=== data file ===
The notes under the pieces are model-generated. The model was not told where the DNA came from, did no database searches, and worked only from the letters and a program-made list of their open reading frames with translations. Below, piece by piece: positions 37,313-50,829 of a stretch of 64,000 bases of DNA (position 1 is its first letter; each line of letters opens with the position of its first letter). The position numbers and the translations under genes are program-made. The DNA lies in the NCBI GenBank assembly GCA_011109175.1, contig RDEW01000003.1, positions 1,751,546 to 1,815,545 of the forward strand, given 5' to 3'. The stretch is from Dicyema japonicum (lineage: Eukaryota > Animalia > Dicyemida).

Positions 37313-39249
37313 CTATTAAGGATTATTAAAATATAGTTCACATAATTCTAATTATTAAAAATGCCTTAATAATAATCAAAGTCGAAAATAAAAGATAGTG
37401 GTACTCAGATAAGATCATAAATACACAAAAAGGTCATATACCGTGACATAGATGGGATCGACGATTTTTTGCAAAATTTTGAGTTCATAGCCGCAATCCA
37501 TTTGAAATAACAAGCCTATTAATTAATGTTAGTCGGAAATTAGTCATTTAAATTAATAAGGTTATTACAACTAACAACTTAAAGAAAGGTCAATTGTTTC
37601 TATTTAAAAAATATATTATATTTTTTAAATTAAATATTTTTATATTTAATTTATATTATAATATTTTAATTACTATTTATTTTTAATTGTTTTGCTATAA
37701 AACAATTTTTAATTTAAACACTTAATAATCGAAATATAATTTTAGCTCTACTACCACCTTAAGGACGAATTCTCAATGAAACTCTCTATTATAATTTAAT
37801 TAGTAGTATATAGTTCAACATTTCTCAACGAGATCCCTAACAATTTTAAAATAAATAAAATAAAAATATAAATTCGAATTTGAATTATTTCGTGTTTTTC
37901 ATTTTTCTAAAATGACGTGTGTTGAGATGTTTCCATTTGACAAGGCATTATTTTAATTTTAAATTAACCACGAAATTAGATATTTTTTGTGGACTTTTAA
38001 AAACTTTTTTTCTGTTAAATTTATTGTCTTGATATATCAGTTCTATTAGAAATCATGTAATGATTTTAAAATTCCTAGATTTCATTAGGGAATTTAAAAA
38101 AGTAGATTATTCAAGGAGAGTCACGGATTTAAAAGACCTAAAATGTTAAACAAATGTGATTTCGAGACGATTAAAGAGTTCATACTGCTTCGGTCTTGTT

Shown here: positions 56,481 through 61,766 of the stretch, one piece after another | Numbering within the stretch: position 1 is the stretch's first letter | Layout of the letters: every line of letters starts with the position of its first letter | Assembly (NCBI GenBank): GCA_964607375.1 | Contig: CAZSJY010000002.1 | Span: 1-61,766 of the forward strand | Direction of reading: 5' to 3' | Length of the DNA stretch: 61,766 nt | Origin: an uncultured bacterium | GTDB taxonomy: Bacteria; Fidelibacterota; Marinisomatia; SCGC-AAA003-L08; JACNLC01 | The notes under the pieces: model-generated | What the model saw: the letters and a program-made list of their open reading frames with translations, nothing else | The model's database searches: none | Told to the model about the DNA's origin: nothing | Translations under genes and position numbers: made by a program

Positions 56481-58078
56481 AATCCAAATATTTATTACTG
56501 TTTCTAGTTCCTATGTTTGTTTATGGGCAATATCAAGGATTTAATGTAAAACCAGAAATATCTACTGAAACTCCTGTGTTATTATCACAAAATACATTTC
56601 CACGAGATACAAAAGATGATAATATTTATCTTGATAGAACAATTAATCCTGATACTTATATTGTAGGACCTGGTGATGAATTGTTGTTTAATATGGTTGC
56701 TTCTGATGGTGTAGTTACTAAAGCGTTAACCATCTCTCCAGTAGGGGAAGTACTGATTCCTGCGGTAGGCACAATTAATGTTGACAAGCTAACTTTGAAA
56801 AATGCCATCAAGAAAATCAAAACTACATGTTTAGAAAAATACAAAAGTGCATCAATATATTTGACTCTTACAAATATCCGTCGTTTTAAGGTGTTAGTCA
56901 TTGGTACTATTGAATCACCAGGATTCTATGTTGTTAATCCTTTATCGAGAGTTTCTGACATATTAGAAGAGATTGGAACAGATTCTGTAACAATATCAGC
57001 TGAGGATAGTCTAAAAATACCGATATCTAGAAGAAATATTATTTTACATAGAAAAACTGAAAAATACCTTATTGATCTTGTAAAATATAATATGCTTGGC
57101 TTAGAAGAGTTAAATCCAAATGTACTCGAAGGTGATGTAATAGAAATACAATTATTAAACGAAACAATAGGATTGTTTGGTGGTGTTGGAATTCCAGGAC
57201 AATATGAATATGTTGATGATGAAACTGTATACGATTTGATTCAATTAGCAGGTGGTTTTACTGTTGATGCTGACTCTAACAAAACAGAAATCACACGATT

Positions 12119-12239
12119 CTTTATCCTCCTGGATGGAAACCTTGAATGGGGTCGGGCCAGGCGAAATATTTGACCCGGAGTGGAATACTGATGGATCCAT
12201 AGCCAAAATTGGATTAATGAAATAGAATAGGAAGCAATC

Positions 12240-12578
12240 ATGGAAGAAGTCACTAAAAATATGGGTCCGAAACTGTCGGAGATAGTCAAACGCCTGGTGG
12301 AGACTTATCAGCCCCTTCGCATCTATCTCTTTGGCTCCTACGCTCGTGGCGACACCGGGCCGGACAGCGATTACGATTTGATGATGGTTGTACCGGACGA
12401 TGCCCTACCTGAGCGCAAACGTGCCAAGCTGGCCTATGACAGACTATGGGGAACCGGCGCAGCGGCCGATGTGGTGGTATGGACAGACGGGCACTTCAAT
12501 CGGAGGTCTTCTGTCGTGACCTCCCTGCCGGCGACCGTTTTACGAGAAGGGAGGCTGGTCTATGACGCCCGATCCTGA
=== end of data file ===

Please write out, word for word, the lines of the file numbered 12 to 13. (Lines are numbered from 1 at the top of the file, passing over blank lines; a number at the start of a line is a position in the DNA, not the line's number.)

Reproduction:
Shown here: positions 56,481 through 61,766 of the stretch, one piece after another | Numbering within the stretch: position 1 is the stretch's first letter | Layout of the letters: every line of letters starts with the position of its first letter | Assembly (NCBI GenBank): GCA_964607375.1 | Contig: CAZSJY010000002.1 | Span: 1-61,766 of the forward strand | Direction of reading: 5' to 3' | Length of the DNA stretch: 61,766 nt | Origin: an uncultured bacterium | GTDB taxonomy: Bacteria; Fidelibacterota; Marinisomatia; SCGC-AAA003-L08; JACNLC01 | The notes under the pieces: model-generated | What the model saw: the letters and a program-made list of their open reading frames with translations, nothing else | The model's database searches: none | Told to the model about the DNA's origin: nothing | Translations under genes and position numbers: made by a program

Positions 56481-58078